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Osteoporosis and Bone Health

By Dr Martie Conradie, MBChB (UP)

Bones. Such a neglected part of our bodies!

When younger, you are much more concerned with your skin and muscles, but as age creeps up, you start realising how important bones are.

Osteoporosis is a disorder of bone which commonly affects women. It is estimated that after the age of 50, one in two women and up to one in four men will break a bone due to osteoporosis. You do not want that one to be you…

There is good news however, you can do a lot to prevent and to treat osteoporosis.

What is osteopenia and osteoporosis?

Before looking at these conditions, here are a few facts about bone:

  • It is living, growing tissue and it changes constantly. While you concentrate on other things in life, old bone is removed (resorption) and new bone is added to your skeleton daily.
  • It is made up of a soft framework of a protein called collagen, and this framework is hardened by a mineral called calcium phosphate.
  • Nearly 99% of your body’s calcium is contained in your bones and teeth, with about 1% found in your blood.
  • Until late in your 20s, the formation of bone takes place faster than its resorption and you reach your maximum bone density and strength. Unfortunately, things slowly change after that.

Osteoporosis occurs when the formation of new bone cannot keep up with the loss of old bone. The term “osteoporosis” comes from Latin, meaning “porous bones”. The small spaces in the bone tissue become larger, resulting in less dense bone which makes it weaker and more fragile.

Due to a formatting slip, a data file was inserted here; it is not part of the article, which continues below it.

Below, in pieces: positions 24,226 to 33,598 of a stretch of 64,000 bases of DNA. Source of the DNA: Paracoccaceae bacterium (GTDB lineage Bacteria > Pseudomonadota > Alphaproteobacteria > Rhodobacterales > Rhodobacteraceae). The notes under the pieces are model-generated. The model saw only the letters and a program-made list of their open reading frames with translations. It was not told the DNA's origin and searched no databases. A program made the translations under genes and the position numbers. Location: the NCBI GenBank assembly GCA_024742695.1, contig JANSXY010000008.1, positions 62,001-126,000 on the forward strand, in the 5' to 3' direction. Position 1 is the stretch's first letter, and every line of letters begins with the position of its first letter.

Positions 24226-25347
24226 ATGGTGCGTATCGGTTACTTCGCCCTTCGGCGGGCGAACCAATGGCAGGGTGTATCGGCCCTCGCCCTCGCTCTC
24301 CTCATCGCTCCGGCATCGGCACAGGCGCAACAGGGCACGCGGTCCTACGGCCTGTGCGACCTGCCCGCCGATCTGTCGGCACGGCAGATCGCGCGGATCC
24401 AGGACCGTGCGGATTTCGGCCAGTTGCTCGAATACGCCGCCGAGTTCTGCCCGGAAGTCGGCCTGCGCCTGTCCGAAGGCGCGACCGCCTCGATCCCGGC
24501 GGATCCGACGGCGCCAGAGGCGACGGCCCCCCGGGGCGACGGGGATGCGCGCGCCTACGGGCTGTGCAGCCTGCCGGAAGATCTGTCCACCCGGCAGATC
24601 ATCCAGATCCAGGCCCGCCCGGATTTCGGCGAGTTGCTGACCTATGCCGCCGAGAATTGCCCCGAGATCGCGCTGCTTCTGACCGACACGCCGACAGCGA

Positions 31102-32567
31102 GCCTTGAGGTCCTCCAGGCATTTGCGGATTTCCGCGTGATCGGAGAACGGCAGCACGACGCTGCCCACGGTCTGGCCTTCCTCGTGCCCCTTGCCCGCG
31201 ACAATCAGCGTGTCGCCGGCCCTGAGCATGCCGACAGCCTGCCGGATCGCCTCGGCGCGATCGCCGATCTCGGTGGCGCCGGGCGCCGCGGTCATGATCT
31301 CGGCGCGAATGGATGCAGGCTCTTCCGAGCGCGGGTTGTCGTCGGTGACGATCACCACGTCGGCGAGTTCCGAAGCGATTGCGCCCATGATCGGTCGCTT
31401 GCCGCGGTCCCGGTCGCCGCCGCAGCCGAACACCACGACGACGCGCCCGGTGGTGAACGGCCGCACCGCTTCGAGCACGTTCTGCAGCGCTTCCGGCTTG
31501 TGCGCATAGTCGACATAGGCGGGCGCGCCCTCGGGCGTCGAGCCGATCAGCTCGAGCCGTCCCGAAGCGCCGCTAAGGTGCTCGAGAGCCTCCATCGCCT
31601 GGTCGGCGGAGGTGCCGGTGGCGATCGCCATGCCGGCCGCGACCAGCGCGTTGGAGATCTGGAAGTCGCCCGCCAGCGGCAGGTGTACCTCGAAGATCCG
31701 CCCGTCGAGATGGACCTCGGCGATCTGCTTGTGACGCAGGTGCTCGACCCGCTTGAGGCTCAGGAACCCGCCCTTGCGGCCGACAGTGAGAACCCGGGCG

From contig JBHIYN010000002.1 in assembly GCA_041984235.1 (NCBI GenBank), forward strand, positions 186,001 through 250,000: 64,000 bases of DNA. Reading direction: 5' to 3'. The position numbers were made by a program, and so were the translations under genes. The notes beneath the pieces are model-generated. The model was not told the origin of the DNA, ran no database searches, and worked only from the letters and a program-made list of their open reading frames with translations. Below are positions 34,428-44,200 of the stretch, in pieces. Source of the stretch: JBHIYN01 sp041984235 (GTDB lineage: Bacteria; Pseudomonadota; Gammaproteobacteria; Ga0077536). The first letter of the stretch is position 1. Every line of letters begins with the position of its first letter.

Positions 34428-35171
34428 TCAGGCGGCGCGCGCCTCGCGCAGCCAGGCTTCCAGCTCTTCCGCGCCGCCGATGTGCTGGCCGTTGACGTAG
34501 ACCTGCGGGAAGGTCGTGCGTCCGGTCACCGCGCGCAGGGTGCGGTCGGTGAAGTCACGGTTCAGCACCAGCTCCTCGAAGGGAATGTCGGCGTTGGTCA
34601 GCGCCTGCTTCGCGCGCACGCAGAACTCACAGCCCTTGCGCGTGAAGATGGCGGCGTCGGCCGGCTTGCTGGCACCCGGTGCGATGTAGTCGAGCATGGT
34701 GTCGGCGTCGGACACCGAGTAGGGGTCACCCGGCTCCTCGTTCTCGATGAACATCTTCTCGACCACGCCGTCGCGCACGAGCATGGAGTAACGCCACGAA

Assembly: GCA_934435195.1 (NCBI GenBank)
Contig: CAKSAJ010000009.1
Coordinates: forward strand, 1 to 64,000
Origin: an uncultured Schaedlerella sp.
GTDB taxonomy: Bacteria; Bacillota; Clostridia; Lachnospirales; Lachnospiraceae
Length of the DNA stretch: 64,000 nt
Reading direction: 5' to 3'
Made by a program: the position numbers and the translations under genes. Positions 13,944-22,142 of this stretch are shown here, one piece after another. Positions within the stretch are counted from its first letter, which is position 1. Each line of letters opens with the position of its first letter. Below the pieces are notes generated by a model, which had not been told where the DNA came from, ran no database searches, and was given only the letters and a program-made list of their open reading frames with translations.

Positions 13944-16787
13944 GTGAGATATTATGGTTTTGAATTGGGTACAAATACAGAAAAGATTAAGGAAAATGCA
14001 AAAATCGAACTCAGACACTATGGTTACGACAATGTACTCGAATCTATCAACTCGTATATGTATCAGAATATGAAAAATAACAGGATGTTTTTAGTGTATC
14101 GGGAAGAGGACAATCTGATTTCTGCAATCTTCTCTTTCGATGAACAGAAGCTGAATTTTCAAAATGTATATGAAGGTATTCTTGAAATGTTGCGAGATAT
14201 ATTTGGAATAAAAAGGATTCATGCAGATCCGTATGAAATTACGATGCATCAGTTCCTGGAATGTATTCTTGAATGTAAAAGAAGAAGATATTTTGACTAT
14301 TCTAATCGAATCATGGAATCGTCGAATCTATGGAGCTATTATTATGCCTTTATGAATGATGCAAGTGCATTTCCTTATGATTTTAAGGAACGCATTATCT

Osteopenia is the term used when you just have a lower bone density than expected. Your bones are not weakened as much as with osteoporosis and treating it can slow down the progression of bone loss.

Causes and risk factors

The amount of bone mass that you have built up while young, can influence how likely you are to develop osteoporosis. The higher your peak was, the more bone you can lose before it becomes significant.

The risk factors that you cannot change include:

  • Being female – women reach a lower peak bone mass, and because of menopause along with all the hormone changes, women are more likely to develop osteoporosis.
  • Being older – although you want to, there is nothing you can do to reverse age. In women, increased bone loss starts from the ages of 45 to 55 years due to menopause. Men also start losing bone at this age, but at a slower rate. By about 65 to 70 years old women and men lose bone at about the same rate.
  • Having a small-boned frame – you basically have less bone to lose.
  • Having a family history of osteoporosis – it can be partly hereditary.


The factors that you can do something about, include:

  • Low calcium and vitamin D intake
  • Inactive lifestyle or extended bed rest
  • Cigarette and e-cigarette smoking
  • Excessive alcohol intake
  • Certain medical conditions or their medication, such as:
    • Hyperthyroidism
    • Auto-immune conditions, such as ulcerative colitis
    • Eating disorders, such as anorexia nervosa
    • Cancer, such as breast cancer
    • HIV/AIDS
    • Corticosteroids (long-term use and regular use)
    • Certain medication for seizures
    • Certain medication for gastro-oesophageal reflux disease, such as proton pump inhibitors and aluminium containing antacids

So, those of you who are still young, change the risk factors you can, to increase that peak.


Osteoporosis can worsen if it is not appropriately treated. Bones will get weaker and thinner which will increase the risk of a fracture. It had even been reported that a strong sneeze had resulted in a fracture in a woman with severe osteoporosis!